The measure bans police from using chemicals such as tear gas and pepper spray on protestors, as well as “less-lethal projectiles” like rubber bullets and stun grenades. It also makes it unlawful for police to restrain someone by the neck, as in a chokehold.
The bill also prevents the Metropolitan Police Department from hiring law enforcement officers who were fired from a policing job in another jurisdiction, or resigned ahead of pending disciplinary action or termination.
Tuesday’s vote enacts the changes for 90 days, the Washington Post reported, which can be extended to 225 days with a second vote. The council must hold public hearings and vote again in order to make the measures permanent.
Councilmember David Grosso wanted an additional amendment capping the city’s police force at 3,500 members. However, Grosso’s fellow members voted that down. The District currently has 3,863 sworn officers.
Georgia's secretary of state and state House speaker on Tuesday called for investigations into voting delays in Atlanta and across Georgia on the day of the state's primary.
The announcement of the investigations came after a rocky start for the state's primary on Tuesday morning as voters, primarily in the populous Atlanta area, were met with long lines and delays.
"The voting situation today in certain precincts in Fulton and DeKalb counties is unacceptable," Secretary of State Brad Raffensperger, a Republican, said. "My office has opened an investigation to determine what these counties need to do to resolve these issues before November's election." The city of Atlanta is encompassed in the two counties.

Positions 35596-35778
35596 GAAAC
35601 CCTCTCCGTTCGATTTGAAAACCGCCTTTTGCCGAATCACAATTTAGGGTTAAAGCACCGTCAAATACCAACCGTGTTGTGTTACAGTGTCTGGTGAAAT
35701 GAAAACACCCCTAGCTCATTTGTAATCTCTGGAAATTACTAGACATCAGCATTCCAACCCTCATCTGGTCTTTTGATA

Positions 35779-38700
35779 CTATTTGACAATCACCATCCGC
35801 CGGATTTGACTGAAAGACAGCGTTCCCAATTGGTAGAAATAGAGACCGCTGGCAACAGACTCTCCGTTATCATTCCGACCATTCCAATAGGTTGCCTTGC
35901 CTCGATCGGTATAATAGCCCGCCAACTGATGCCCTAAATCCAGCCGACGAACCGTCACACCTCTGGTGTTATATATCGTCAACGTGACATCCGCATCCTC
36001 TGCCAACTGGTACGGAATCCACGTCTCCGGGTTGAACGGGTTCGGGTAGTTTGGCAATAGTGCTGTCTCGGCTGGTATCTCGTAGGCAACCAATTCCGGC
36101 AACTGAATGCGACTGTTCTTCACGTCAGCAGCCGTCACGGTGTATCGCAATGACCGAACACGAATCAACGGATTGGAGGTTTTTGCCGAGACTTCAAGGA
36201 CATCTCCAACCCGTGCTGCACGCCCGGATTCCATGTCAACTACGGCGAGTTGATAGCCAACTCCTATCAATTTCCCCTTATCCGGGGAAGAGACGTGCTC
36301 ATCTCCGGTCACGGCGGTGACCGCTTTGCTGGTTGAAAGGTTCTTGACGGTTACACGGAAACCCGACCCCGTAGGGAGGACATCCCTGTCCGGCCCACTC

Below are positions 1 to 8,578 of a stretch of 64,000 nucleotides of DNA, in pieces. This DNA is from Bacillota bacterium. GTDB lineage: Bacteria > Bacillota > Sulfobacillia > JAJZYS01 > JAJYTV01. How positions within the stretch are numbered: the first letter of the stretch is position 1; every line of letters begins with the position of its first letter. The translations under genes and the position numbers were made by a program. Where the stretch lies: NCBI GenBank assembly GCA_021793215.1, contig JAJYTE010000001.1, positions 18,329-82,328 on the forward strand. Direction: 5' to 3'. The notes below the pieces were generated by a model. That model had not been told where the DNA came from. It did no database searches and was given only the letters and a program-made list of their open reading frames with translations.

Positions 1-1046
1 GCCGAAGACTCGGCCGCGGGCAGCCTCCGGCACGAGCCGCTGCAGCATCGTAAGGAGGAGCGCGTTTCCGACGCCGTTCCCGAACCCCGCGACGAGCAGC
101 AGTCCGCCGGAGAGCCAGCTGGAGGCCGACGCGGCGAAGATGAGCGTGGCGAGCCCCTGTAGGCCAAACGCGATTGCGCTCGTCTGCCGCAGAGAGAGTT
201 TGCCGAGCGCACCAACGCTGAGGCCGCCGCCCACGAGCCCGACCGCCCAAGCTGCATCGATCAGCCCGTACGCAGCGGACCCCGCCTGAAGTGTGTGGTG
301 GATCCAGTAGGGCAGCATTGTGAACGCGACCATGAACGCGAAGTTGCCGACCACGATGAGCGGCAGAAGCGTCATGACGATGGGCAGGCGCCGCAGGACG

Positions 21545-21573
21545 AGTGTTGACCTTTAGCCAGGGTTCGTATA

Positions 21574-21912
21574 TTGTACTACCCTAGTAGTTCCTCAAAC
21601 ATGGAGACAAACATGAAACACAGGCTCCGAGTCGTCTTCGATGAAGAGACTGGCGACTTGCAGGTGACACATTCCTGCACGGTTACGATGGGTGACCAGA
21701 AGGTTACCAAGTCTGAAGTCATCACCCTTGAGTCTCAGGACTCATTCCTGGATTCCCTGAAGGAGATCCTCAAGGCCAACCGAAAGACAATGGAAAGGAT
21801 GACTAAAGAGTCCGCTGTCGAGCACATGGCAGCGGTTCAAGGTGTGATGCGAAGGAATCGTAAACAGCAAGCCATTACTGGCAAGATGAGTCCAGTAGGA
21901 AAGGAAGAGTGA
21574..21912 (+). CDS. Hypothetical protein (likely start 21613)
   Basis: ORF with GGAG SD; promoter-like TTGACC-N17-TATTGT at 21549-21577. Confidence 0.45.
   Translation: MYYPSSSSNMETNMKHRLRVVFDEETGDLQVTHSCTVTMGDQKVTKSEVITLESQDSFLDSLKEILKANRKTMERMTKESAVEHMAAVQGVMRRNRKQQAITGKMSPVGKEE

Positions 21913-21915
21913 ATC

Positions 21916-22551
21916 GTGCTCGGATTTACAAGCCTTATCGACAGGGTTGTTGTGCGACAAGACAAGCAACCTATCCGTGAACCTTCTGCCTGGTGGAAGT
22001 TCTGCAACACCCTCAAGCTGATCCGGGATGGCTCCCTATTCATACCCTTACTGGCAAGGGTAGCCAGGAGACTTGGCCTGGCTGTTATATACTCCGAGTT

Separately, Speaker David Ralston has directed the House Governmental Affairs Committee to investigate irregularities in Tuesday's primary election across Georgia, particularly in Fulton County, where a majority of issues have been reported.
"The sanctity of our elections -- being free and fair -- is the very foundation of our system of government. Our elections must be efficient and voters must be confident that their votes will be properly counted," Ralston, a Republican, said in a statement on Tuesday. "The legislative branch of government has an obligation to go beyond the mutual finger-pointing and get to the truth and the real reasons underlying these frustrations and concerns."
Read more about the voting issues in Georgia here:
Following a weeklong review, prosecutors in Texas' Harris County -- which is home to the city of Houston -- are dismissing 796 criminal cases related to protest charges, the district attorney's office said in a statement.
The review divided cases "between those people who sought to do harm others and property vs. those arrested for simple civil disobedience." Nonviolent misdemeanor offenses, mostly obstructing a highway and trespassing, were dismissed, according to the statement.
Of the 654 individuals charged, only 51 adults and one juvenile now face active cases.
District Attorney Kim Ogg called the results of the review "astounding."
“The job of the prosecutor is to seek individualized justice in every case,” Ogg said. “While probable cause existed for the arrests of those people who refused to disperse after being ordered to do so by police, our young prosecutors worked hard to identify the few offenders who came to inflict harm on others and intentional damage to property.”
At least 11 cities and municipalities in the United States are starting to ban or have banned the use of choke holds in policing, according to information gathered by CNN.
- Los Angeles
- San Diego
- Broward County (Florida)
- Washington, D.C.
- New York City
States moving on chokehold bans: California Gov. Gavin Newsom has directed police in the state to stop training officers to use carotid holds, and Washington Gov. Jay Inslee (D) has said he wants police across the state to restrict the use of chokeholds.